Language in the Kodiak Archipelago may have included a visual element at different points in history. That includes sign language and symbols – or pictographs – both of which can be traced back to two men in the 19th century, a medical doctor and his Kodiak-born source.
The acquaintance led to a couple of articles about nonverbal language, one which inspired a chapter in the Alutiiq Museum’s recently published book about graphic arts.
KMXT stopped by the Alutiiq Museum to talk about the two men with the museum’s executive director.
April Laktonen Counceller takes direction from a text on her laptop and lightly snaps her fingers to do the sign for boiling water.
She tries out a few different signs, including the one for shaman and dog.
Counceller is pretty excited about finding written evidence of sign language being used in the Kodiak area.
“It’s just incredibly different and cool that we had this here.”
The main and only source is doctor-turned-anthropologist W.J. Hoffman, who met an Alutiiq man, Vladimir Naumoff in San Francisco in the 1880s.
Naumoff had worked in several trade and retail businesses in his life. Counceller says Naumoff had traveled with his father, a Russian-American Company officer and learned multiple languages in addition to ways of communicating them.
She says Naumoff was working with the Alaska Commercial Company when he and Hoffman met in California, and Hoffman used him as his source on his article about sign language.
“This documentation is really the only one that I’ve ever seen for [the] northwest coast. If other people have other documents from the Tlingit region or from Washington State or northern California, to be able to compare this document to any of those to see really how similar they are or maybe the variation in signs across the geography, that would be a really interesting thing to learn.”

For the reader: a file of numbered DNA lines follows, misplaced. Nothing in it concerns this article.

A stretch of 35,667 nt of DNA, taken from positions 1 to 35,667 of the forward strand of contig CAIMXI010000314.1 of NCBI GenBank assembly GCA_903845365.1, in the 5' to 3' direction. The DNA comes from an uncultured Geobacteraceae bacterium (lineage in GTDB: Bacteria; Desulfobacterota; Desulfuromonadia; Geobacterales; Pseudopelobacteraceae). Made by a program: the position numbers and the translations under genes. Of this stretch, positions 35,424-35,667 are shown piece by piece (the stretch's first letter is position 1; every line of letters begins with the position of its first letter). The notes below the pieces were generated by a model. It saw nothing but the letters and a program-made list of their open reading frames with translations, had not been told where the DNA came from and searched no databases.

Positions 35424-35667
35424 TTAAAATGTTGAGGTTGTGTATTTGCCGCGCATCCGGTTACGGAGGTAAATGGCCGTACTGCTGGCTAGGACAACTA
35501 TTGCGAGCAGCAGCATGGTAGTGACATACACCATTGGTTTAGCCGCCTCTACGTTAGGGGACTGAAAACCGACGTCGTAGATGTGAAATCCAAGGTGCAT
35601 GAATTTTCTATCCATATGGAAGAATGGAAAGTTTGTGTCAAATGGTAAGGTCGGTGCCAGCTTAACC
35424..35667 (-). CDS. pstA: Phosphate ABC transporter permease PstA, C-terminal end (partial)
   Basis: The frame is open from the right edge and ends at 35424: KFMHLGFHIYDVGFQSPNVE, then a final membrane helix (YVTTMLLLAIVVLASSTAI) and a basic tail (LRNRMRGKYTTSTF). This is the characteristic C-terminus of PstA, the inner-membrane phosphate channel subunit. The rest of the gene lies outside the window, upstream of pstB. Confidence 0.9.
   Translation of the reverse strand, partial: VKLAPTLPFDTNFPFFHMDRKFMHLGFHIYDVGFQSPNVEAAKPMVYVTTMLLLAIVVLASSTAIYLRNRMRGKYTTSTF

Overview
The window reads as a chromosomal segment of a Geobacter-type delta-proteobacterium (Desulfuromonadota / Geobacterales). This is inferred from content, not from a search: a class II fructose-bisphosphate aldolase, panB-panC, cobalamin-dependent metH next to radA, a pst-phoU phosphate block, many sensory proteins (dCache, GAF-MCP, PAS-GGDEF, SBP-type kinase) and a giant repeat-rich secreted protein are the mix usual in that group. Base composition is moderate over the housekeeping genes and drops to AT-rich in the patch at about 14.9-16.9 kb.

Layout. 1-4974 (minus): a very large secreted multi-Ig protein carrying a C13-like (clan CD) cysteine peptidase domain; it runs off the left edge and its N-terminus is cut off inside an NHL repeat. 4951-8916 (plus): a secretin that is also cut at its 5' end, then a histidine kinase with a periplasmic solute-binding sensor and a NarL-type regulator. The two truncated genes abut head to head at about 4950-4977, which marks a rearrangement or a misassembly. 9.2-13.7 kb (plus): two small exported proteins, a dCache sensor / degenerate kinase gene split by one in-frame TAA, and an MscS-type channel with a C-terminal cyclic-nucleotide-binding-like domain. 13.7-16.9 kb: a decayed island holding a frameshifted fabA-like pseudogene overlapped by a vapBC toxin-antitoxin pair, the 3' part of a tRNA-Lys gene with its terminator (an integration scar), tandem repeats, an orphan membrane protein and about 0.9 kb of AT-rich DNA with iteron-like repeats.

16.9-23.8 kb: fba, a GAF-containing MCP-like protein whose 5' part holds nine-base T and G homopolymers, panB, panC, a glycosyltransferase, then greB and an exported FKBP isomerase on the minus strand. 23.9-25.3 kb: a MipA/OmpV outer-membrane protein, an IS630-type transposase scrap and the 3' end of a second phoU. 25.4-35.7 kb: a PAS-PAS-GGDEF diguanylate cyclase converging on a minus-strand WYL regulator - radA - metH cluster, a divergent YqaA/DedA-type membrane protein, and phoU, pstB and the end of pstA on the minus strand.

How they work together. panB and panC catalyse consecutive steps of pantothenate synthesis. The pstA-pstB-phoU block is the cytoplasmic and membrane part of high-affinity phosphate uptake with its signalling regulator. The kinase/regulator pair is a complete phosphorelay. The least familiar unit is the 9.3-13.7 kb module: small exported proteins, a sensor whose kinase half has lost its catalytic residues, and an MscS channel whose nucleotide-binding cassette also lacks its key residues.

Sign language may have been a way to bridge language barriers across multiple regions and cultures.
“The signs were used primarily to facilitate trade and when people were traveling and so the original use of this type of sign language was for facilitating trade and communication among travelers.”
Counceller says other Native American groups used sign language, including Plains Tribes, but she hadn’t read about sign language in the Kodiak area until seeing Hoffman’s document about five years ago.
Hoffman also used Naumoff as a source for another article. About pictographs. That’s the text Counceller says she cited for a chapter she wrote in the Alutiiq Museum’s new book on graphic arts.
The pictographs include a stick figure representing a hunter and a circle representing an island, for example.
Counceller says one way Alutiiq people might have used pictographs was to tell visitors they had gone on a trip.
“They would have made a pictograph message that would have been placed outside of their home with the end of the board – like, let’s say it’s on a little plank – the end of that board would be angled in the direction that that person went.”
When it comes to historical communication in the Kodiak area, Counceller also mentions things like behavior and clothing, in addition to pictographs and sign language.
“And so when we think about our ancestors and how they communicated, we need to think about all of those types of literacy, not just the way that they spoke orally to each other.”
Counceller says pictographs were probably common on the island pre-contact, before the influence of Western writing systems.
As for sign language, she says there was likely little awareness that it could be lost, and so little attempt to preserve it as you would an oral language.